It was only 15 years ago, but for the Twins it was a much simpler time.
They were trying to keep a free-agent center fielder -- a 32-year-old, with six Gold Gloves -- just like Torii Hunter now.
His name was Kirby Puckett, and he danced the free-agent dance, visiting the Philadelphia Phillies and Boston Red Sox.
But then Kirby and Tonya Puckett had dinner at Carl and Eloise Pohlad's house. And then, on Dec. 4, 1994, Christmas came early.
The Twins signed Puckett to a five-year, $30 million contract, the second-richest in baseball behind Cal Ripken's five-year, $32.5 million deal.
Andy MacPhail, then the Twins general manager, stayed in Minnesota for the big news conference while his top lieutenants -- Terry Ryan, Bill Smith and Larry Corrigan -- went to the winter meetings in Louisville, Ky.
Upon arriving, Ryan said, "Now that Kirby's back, we don't have to spend time looking for a Gold Glove center fielder who will hit .350."
If only it were that easy now.
The free-agent market has changed drastically. Soon, Hunter could be headed elsewhere, with significantly more cash.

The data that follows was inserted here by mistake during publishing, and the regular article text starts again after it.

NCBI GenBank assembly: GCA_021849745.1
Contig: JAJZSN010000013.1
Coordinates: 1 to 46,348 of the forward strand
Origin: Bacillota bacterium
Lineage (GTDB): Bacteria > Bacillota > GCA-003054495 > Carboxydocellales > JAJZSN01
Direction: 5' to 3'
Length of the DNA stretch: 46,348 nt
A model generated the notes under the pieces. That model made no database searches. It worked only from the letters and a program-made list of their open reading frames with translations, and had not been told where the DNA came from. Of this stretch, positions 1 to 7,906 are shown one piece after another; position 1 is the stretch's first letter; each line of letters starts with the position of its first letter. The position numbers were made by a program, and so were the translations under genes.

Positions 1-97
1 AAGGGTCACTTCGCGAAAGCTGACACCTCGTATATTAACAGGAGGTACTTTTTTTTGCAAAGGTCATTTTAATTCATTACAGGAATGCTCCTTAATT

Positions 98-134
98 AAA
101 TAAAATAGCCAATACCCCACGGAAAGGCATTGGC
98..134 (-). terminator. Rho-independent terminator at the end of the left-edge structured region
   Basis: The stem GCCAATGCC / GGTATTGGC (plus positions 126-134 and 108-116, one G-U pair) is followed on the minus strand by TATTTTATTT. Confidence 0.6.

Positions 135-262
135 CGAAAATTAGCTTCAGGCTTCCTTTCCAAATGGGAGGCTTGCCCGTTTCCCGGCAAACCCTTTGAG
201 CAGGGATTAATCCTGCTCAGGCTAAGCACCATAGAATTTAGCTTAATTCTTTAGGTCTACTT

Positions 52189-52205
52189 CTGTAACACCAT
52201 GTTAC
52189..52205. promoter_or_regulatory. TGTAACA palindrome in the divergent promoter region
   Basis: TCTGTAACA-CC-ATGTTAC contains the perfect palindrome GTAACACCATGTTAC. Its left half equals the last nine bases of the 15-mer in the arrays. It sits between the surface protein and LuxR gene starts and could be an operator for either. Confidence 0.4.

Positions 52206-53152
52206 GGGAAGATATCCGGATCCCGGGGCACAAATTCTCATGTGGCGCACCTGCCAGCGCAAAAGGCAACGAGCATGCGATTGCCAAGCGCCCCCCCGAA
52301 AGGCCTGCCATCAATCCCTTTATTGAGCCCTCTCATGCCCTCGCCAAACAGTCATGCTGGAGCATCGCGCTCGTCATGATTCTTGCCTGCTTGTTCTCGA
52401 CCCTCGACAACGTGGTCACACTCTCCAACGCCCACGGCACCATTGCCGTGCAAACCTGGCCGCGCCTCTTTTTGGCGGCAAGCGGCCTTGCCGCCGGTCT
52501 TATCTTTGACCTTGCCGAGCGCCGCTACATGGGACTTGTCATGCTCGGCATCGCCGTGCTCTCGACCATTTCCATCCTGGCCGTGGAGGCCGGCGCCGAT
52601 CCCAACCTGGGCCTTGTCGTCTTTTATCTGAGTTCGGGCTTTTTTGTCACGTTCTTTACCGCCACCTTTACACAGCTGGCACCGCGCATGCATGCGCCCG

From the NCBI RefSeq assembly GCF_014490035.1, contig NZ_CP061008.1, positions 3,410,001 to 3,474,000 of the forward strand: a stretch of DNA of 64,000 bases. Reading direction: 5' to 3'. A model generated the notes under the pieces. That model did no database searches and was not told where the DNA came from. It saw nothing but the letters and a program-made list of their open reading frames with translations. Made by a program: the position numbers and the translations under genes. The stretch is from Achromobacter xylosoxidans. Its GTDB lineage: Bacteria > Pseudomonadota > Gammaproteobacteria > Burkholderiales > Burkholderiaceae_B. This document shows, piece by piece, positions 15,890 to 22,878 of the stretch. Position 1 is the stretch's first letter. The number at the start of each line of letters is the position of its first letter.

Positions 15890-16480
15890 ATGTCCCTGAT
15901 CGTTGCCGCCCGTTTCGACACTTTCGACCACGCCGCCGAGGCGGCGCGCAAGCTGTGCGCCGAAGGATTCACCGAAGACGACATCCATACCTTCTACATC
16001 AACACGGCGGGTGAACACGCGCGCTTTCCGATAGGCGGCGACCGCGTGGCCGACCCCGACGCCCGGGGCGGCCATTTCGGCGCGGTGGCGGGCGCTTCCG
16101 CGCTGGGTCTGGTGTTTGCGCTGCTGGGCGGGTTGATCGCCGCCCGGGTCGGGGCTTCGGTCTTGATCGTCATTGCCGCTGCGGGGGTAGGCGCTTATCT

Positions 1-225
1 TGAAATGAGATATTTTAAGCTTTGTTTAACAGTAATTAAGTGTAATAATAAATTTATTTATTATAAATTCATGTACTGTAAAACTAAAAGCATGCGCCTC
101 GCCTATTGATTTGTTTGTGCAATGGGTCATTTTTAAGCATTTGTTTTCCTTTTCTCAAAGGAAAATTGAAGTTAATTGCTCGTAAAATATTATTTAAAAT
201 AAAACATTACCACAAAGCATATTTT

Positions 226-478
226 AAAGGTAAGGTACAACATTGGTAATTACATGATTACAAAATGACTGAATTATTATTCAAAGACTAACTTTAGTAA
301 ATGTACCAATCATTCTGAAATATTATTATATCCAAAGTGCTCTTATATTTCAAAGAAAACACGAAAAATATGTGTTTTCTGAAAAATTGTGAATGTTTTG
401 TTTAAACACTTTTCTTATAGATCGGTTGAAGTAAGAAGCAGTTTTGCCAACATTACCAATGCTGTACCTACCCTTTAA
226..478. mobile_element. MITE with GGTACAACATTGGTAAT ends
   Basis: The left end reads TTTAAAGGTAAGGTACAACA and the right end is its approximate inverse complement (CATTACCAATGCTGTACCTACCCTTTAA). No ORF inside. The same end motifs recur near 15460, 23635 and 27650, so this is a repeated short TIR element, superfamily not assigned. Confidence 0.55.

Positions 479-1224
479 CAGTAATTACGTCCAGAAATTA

The current standoff
Hunter rejected a three-year, $45 million offer from the Twins in August, and the sides haven't spoken much since.
Minnesota has exclusive negotiating rights until Nov. 13, when other teams can begin making formal offers, but Hunter said he would like to see what's out there before resuming talks with the Twins.
"It's not necessarily goodbye to the Twins because I filed for free agency," Hunter said. "I'm still watching to see what they do."
Hunter said this goes way beyond his own contract. Because of their payroll restrictions, he's concerned about the Twins' ability to keep him while still fielding enough talent around him to win a World Series.
He wants at least a five-year deal. Industry insiders think his contract could reach $90 million.
Chicago White Sox GM Kenny Williams plans to meet with Hunter in person. The Texas Rangers and Houston Astros are among the other expected suitors, and news of more will probably surface soon, with the GM meetings starting Monday in Orlando.
"It's Torii's right to be a free agent," said Bert Blyleven, a Twins TV analyst. "He's worked his tail off to get there. And the thing about Torii is he plays hurt. He's just a gamer, as Puck was.
"The things [Hunter] does off the field, you can't really put a monetary value on that, with his attitude and what he means to the guys in the clubhouse."